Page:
The Liberal Party in Canada takes a clear stance on pipelines. That stance is: They'll adopt whatever policy gets them the most support.
While the Conservatives and NDP are parties that are constantly trapped in a balancing act between ideology and popularity, the Liberals benefit from being a party completely devoid of principles all together, and as a result, always cling to the most popular, or the easiest to defend, political stance.
This can especially be seen at the provincial level, where different incarnations of the Liberal Party will always oppose nearly every idea put forward by the governing party, sometimes with contradictory logic.
For example, if the NDP are running a province, the Liberals will put on their “responsible economist” hat, and proclaim that we need to foster an environment to attract and grow business.
On the other hand, when the conservatives are in power, all of a sudden there are no problems that government can’t solve.
It’s commonly said that Liberals in Canada campaign to the left but govern from the right, but I don’t think that’s entirely accurate. Being the “middle party” has molded them into opportunists, where they aren’t driven by moral or political ideas, but by the lust for power.
That brings us to the Energy East fiasco, where Trudeau has humorously argued for criteria that this project must meet, but can ultimately ignore it, if it suits his fancy. The benefit of being in his position is that his party has set precedent for whatever decision he makes.
If he rejects the pipeline, then he can play the environmental card. Trudeau can boast that the environment is one of his party's top priorities, and how morally righteous they are for rejecting it.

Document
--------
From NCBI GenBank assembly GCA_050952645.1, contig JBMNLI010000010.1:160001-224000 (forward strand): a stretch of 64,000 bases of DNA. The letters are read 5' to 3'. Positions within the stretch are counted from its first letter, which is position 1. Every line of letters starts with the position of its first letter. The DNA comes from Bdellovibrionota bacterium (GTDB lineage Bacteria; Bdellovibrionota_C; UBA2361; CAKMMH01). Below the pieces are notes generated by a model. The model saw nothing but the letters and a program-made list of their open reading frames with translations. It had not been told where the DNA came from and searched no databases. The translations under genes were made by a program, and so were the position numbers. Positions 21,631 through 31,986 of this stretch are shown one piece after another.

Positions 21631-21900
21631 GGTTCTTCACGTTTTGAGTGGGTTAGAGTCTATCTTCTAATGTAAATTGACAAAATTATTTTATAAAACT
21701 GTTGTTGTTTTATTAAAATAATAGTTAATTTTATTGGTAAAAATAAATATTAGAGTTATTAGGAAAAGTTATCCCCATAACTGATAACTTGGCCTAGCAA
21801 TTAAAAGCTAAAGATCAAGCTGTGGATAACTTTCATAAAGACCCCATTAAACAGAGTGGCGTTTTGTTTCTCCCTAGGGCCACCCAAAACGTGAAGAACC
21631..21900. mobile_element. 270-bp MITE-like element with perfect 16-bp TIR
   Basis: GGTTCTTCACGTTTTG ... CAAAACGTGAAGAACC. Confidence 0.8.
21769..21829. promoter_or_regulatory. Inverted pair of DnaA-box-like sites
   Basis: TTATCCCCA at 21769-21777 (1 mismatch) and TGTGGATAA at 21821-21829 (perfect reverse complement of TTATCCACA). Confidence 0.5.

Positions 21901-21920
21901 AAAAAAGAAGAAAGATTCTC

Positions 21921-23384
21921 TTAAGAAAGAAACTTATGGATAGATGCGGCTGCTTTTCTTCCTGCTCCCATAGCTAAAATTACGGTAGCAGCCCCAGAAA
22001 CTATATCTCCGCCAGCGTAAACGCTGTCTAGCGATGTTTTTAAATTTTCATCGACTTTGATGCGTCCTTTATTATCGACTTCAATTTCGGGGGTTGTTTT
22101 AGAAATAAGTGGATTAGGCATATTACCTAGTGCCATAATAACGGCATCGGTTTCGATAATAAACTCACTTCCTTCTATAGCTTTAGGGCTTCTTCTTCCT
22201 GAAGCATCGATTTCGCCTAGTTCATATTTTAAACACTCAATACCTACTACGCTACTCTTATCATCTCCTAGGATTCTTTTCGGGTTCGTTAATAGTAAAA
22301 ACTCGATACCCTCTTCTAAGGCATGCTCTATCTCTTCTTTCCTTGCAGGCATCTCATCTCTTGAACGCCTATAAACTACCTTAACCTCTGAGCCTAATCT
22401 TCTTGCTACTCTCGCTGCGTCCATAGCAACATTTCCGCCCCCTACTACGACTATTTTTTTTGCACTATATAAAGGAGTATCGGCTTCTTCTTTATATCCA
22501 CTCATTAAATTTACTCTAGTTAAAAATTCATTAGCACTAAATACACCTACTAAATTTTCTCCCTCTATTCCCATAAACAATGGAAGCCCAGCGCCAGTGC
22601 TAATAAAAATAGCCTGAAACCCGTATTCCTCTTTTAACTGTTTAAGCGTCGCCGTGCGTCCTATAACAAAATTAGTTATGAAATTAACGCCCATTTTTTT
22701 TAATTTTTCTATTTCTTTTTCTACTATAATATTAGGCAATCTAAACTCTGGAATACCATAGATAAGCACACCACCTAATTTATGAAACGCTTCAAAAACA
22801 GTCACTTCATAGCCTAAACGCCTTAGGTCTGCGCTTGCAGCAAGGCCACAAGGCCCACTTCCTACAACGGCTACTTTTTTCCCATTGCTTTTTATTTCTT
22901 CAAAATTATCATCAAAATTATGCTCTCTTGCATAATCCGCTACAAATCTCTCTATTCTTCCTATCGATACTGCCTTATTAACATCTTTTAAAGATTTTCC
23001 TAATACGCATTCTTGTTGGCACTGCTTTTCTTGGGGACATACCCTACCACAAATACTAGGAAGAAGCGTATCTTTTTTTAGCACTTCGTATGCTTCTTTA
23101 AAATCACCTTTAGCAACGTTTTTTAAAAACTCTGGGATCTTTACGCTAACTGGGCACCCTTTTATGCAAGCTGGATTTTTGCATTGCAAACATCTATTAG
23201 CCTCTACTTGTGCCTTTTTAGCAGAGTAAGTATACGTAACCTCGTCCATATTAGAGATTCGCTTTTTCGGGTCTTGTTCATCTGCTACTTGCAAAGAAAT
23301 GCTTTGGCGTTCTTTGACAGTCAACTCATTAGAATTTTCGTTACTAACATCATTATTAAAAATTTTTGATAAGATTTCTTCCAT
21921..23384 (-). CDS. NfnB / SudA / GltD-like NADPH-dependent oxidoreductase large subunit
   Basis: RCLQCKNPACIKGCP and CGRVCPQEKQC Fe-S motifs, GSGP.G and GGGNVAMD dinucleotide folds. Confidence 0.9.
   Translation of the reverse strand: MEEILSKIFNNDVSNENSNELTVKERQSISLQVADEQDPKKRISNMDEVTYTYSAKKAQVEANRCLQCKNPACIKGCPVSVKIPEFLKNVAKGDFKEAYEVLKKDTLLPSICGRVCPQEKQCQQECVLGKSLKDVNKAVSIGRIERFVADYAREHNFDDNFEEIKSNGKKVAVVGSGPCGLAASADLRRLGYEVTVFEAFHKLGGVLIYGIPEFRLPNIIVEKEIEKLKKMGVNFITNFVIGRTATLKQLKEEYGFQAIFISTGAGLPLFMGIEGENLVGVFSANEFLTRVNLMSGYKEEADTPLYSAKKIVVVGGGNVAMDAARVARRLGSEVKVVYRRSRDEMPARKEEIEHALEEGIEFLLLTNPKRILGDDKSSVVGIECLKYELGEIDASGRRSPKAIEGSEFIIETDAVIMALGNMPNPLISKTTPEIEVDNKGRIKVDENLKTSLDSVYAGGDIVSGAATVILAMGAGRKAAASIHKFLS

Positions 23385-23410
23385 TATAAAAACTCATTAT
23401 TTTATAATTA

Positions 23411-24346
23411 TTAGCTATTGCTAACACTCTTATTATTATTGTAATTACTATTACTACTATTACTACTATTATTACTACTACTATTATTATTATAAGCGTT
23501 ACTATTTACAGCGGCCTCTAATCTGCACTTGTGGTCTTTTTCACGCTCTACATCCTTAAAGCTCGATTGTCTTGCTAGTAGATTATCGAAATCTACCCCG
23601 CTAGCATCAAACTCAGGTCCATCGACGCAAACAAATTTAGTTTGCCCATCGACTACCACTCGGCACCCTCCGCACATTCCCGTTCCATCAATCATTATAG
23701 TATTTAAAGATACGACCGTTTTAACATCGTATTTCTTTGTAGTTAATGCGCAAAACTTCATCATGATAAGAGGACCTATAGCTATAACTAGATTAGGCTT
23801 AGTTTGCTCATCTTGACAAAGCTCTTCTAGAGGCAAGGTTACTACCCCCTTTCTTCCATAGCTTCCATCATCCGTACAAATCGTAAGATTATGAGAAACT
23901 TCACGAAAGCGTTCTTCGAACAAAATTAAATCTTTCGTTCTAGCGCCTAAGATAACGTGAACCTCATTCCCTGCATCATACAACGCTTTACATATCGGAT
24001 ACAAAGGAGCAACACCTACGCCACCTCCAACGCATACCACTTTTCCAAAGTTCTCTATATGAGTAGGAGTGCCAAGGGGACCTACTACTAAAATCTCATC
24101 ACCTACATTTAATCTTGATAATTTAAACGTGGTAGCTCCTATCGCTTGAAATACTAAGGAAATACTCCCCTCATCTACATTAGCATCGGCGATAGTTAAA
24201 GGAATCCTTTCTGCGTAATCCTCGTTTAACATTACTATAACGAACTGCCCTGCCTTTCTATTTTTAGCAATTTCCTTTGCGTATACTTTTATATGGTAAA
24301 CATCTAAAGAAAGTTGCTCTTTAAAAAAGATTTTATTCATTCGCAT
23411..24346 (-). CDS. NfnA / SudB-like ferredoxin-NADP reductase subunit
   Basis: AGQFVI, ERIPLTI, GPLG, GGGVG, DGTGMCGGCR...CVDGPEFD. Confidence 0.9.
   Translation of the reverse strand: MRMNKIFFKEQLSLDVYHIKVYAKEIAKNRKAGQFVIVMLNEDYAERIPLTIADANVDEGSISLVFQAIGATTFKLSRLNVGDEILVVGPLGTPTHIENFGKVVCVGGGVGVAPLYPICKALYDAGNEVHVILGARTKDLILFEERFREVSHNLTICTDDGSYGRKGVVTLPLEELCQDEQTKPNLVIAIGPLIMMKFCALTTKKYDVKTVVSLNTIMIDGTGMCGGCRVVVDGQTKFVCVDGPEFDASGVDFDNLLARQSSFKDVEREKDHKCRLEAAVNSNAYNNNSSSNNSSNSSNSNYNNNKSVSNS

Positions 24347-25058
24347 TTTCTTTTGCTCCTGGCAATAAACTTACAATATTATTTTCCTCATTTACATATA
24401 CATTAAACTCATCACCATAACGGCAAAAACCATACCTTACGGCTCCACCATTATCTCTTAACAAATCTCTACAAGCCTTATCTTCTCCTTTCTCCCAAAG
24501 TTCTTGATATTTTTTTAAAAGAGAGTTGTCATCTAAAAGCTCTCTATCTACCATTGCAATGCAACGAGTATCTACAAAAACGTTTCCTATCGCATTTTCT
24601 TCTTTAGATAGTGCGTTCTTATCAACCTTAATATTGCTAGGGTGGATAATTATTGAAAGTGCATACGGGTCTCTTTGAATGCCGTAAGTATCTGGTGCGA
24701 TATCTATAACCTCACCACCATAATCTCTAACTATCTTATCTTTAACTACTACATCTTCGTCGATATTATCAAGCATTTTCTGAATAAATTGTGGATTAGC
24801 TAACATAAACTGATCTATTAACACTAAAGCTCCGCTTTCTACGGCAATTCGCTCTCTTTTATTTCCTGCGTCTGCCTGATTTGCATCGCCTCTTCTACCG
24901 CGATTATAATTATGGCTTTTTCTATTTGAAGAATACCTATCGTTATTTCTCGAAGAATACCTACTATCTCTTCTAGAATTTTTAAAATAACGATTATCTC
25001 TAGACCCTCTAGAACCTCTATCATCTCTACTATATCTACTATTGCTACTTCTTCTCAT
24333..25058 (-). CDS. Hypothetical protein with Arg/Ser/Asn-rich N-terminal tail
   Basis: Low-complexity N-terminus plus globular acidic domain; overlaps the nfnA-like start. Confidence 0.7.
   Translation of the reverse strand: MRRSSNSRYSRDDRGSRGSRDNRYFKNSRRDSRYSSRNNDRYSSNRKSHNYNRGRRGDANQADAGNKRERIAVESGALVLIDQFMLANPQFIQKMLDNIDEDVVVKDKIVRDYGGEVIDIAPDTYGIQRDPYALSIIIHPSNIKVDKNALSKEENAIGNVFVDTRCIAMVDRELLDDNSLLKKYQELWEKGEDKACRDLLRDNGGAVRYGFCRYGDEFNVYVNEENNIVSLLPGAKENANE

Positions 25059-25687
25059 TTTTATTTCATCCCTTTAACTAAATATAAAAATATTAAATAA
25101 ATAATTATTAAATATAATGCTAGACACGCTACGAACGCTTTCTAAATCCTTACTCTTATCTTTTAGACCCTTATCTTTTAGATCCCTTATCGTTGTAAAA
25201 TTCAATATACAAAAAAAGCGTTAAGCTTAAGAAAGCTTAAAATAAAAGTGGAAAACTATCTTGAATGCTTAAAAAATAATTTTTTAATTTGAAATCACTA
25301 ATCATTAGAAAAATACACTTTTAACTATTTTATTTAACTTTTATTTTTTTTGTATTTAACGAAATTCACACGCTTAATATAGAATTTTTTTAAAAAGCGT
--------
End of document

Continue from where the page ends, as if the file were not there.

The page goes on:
But if it’s approved, then we get to watch the Liberals take up the same position the Conservatives were arguing from the beginning, which is that our economy relies partly on oil, whether we like it or not.
It would be fantastically ironic to see the Trudeau government push through a pipeline that Harper had championed for years. It would really stick in the craw of certain progressives, who voted for Trudeau hoping he would share their hatred of Alberta oil.
Under most circumstances, my bets would be on the Liberals to ensure the pipeline would never get built, but something is different now. Alberta has become a struggling province, and if there’s anything Liberals love, it’s siding with “the victim." Now that Alberta has begun to falter, they suddenly become more sympathetic.
It’s the old leftist victim pyramid emerging once again, but this time, it may work to Alberta’s advantage.
Whatever decision Gerald Butts -- er, I mean Justin Trudeau -- makes in the end, it will be whichever has the best political upside. Nothing more. That’s because the pipeline itself isn’t the Liberals’ main focus. What’s important are the repercussions. Will denying its construction lead to Western unrest, eerily reminiscent of his father’s time in power? Or will approval lead to a collapse of their progressive credentials?
One thing is for certain: the needs of Albertans have never really mattered to the Liberals, and this long, drawn out decision on Energy East is a perfect example of that.